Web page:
Senior Congress leader P Chidambaram on Wednesday said the solicitor general telling the Supreme Court that the government has information which he cannot divulge in public by way of an affidavit is a "confession" that software-spyware was used, and sought to know if it was Pegasus and for what purpose it was used.
The Centre on Tuesday told the Supreme Court that divulging information on whether the country uses spyware like Pegasus or not would involve national security aspect as enemies of the nation or those indulging in terror activities would change or modulate their software.
Reacting to the development, Mr Chidambaram said, "SG tells SC that the government has information which he cannot divulge in public by way of affidavit. That is a confession that software-spyware was used. For what, we do not know."
"We want to know if that spyware-software was called Pegasus and for what purpose was it used," the former home minister said in a series of tweets.
If the government answers these two questions, the remaining questions will answer themselves in due course, Mr Chidambaram said.
On Tuesday night, Mr Chidambaram had tweeted that the Israel-based NSO Group has admitted and said that Pegasus is spyware and is used to hack phones.
"Why is the government reluctant to answer the question, ''Did any of the agencies buy Pegasus spyware and use it?'' We want a straight answer," he had said.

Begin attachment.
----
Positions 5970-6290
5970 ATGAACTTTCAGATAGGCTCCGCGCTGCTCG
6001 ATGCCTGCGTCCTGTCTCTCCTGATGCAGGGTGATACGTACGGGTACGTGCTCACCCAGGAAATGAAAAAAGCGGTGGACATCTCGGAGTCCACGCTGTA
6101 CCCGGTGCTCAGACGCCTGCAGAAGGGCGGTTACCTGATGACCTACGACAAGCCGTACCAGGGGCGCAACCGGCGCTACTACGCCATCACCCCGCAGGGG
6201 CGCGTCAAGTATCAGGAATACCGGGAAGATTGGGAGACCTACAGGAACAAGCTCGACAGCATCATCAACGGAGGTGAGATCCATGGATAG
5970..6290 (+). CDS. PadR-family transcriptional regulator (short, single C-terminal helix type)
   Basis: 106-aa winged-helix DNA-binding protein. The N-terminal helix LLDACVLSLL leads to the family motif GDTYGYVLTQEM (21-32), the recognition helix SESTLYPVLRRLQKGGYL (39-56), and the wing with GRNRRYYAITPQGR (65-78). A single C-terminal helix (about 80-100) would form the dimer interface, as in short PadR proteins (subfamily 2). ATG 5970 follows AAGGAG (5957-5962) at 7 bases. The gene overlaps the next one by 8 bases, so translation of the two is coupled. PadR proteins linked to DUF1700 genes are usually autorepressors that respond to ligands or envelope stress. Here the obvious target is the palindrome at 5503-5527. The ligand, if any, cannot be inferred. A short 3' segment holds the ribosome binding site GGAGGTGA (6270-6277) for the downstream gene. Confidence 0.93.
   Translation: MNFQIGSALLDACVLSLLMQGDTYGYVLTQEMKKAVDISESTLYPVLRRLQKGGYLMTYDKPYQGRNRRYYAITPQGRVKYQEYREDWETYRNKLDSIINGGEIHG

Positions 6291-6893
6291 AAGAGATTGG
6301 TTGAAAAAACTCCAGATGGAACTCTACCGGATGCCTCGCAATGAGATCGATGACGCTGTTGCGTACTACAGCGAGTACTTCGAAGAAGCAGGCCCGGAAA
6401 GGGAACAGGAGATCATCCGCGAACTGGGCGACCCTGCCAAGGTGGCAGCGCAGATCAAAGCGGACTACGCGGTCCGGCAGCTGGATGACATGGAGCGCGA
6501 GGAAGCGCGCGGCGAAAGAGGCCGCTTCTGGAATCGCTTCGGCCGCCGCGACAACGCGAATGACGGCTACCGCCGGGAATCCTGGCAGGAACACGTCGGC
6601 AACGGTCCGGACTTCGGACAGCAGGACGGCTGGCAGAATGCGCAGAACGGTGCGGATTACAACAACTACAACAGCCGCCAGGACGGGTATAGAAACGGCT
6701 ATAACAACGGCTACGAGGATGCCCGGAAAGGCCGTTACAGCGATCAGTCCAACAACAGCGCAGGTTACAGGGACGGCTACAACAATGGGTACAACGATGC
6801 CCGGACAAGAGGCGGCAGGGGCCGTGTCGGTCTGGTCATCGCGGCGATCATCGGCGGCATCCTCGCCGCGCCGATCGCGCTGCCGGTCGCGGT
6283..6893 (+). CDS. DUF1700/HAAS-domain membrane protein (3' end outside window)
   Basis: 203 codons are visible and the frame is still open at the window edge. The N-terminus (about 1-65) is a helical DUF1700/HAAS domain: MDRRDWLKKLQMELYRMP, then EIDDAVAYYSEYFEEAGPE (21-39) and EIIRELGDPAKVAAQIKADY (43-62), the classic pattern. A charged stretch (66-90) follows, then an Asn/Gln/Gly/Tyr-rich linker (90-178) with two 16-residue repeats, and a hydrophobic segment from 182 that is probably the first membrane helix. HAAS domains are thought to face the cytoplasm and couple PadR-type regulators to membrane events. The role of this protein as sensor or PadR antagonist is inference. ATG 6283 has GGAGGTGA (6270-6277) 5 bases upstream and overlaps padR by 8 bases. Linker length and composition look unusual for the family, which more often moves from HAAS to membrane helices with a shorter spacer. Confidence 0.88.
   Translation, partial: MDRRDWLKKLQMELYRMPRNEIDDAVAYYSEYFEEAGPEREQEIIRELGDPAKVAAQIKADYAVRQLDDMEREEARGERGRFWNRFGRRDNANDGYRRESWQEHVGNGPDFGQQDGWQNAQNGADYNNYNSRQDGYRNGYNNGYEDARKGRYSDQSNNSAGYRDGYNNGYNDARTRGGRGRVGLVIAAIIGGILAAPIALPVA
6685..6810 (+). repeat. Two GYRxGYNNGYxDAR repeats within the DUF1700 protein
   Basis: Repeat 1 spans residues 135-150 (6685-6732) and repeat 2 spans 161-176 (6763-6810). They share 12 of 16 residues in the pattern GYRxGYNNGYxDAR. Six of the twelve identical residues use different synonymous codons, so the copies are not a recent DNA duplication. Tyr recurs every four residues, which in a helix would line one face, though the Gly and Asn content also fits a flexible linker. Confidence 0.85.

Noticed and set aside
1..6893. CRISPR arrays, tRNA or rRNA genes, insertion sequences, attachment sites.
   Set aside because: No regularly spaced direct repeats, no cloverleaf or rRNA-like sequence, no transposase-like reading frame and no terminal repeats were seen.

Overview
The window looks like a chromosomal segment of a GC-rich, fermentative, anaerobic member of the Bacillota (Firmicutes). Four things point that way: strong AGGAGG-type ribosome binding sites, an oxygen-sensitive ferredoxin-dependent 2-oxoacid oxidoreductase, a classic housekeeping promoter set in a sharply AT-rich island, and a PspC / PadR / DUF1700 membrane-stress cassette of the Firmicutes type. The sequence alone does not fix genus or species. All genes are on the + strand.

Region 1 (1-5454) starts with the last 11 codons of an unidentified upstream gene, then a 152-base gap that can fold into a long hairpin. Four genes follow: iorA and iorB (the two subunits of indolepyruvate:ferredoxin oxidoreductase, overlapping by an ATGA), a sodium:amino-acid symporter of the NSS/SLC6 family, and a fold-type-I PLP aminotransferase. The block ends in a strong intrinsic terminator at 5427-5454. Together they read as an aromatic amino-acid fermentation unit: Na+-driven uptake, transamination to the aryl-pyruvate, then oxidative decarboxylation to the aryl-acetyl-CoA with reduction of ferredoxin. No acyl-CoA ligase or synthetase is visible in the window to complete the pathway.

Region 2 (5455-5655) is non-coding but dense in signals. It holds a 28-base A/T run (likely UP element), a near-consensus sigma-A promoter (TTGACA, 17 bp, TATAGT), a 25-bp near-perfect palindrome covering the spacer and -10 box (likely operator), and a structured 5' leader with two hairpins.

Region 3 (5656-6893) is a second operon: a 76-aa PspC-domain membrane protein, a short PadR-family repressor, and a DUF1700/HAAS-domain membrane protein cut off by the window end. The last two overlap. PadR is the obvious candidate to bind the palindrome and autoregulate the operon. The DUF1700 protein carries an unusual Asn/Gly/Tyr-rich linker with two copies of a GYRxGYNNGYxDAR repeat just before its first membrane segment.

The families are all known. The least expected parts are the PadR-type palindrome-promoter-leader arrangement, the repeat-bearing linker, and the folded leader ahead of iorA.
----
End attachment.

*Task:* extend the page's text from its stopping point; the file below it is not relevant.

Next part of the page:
"If it has not come today, it will certainly come on a future day. The Supreme Court must demand an answer to the question. I hope the Court will," Mr Chidambaram had tweeted on Tuesday.
Solicitor General Tushar Mehta, appearing for the Centre, told a bench headed by Chief Justice NV Ramana that those involved in terror activities may take pre-emptive steps if the government divulges details of which software is used for various purposes including interception.
The Supreme Court, which made clear that it did not want the government to disclose anything which compromises national security, issued notice to the Centre on the batch of pleas seeking an independent probe into the alleged Pegasus snooping matter and posted the matter for hearing after 10 days.
During the arguments, Mr Mehta said this cannot be a subject matter of affidavit and public debate and the government has said in its limited affidavit that it will constitute a committee of experts to examine all the aspects of the Pegasus issue.
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